The 10-Day and 60 -Day Employment Based Grace Periods: A Primer

May 12, 2017

The 10-Day and 60-Day Employment Based Grace Periods: A Primer

By Michael Bergman, Esq., Associate Attorney at the Nair Law Group, APC.


On January 17, 2017, a new Department of Homeland Security final rule titled Retention of EB-1, EB-2 and EB-3 Immigrant Workers and Program Improvements Affecting High Skilled Nonimmigrant Workers” took effect and is now law. The subject of much anticipation, this rule contains a set of regulations providing highly skilled foreign workers much needed flexibility in several areas such as maintaining work authorization, nonimmigrant status eligibility, and immigrant status eligibility.


Prominent among these regulations are a pair of 10-day and 60-day grace periods for certain employment based nonimmigrant status holders including those under E-1, E-2, E-3, H-1B, L-1 or TN status. These periods function in different ways. The 10-day grace period allows enter on a qualifying status 10 days prior to the actual start date of the visa validity period and remain in the US up to 10 days following the end date of the visa validity period. An individual can utilize a separate 10 day period prior to the start of and following the end of the visa validity period. For example, an H-1B holder with a validity period from October 1, 2017 to September 30, 2020 can enter the US on September 21, 2017 and remain in the US until October 10, 2020. The earlier start allows status holders to better meet the employer’s needs while the later conclusion allows the individual additional time to properly conclude their affairs in the US. 


As welcome as this new eligibility provision is, the real “game changer” for most is the 60-day grace period. This grace period comes into play should an employer terminate the employment of an individual in one of the aforementioned categories. In such a case, the affected individual can receive a 60-day grace period during which they can either: (1) find a new employer and transfer/extend their current status; (2) change to another valid status; or (3) wrap up their personal affairs before departing the United States. During this time the individual continues to remain in authorized period of stay.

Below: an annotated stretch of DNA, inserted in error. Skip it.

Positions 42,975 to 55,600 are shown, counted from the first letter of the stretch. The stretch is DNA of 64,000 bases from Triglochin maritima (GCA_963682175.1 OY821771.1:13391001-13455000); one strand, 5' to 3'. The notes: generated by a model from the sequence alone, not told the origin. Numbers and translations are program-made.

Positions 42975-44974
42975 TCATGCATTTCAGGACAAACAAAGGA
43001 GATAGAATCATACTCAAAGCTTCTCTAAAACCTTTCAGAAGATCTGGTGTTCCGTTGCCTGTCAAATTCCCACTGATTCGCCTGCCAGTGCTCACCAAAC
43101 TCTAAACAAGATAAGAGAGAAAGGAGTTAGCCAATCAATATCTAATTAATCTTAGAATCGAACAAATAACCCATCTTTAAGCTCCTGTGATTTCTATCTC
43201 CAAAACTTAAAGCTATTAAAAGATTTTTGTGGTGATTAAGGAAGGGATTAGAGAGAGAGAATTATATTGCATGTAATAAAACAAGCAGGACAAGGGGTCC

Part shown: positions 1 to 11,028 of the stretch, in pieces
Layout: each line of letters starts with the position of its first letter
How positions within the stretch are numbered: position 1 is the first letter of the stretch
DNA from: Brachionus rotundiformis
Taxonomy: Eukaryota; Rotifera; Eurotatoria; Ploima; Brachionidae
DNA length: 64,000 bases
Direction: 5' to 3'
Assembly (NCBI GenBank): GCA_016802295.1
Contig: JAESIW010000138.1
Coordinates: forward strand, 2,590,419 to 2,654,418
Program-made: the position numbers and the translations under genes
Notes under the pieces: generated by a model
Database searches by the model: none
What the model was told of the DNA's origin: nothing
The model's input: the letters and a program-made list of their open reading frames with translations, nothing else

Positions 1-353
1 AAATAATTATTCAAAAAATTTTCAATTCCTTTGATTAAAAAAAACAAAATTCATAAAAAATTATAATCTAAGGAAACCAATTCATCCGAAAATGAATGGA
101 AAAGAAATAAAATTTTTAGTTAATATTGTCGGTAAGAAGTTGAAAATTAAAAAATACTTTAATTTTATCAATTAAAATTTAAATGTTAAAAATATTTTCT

In the past, USCIS had considered an individual who had been terminated from their employer to be in violation of their status from the termination date onward. Prior to these new regulations, terminated individuals would not be afforded any ability to transfer, extend, or change their status, but would need to depart the country immediately. Now, with this new regulation in place, how does this grace period apply, and how can an individual properly avail oneself of this benefit?


Like the 10-day grace period, the 60-day grace period does not provide extended work authorization. Affected status holders are allowed to remain in the country lawfully, but cannot work. For change of status petitions and transfer petitions that do not provide “portability” (i.e., the ability to port one’s status to a new employer based on a filed transfer petition) one cannot begin working until the newly filed petition is approved. However, assuming the petition is filed during the 60-day grace period, they are allowed to continue to remain in the country lawfully. As to transfer petitions that typically provide “portability” (i.e., H-1B applications), there is no current consensus on whether one can actually port during the grace period and start working immediately once the petition is filed.


On the one hand, some argue that, based on the wording of the final rule and a chain of connecting statutes [8 CFR 274a.12(b)(9) and 8 CFR 214.2(h)(2)(i)(H)], an H-1B holder, who would be able to port their H-1B under normal circumstances, should be able to do so during the grace period as well. Further, these individuals argue, that not allowing one to port would seemingly contradict the intent of this provision. The final rule specifically states that a goal of the 60-day grace period “to further enhance job portability” and to be able to transition to new employment accordingly. The inability to port during this time would directly hamper these goals and force individuals or employers to either pay extra for premium processing, wait for months until the new employment can commence.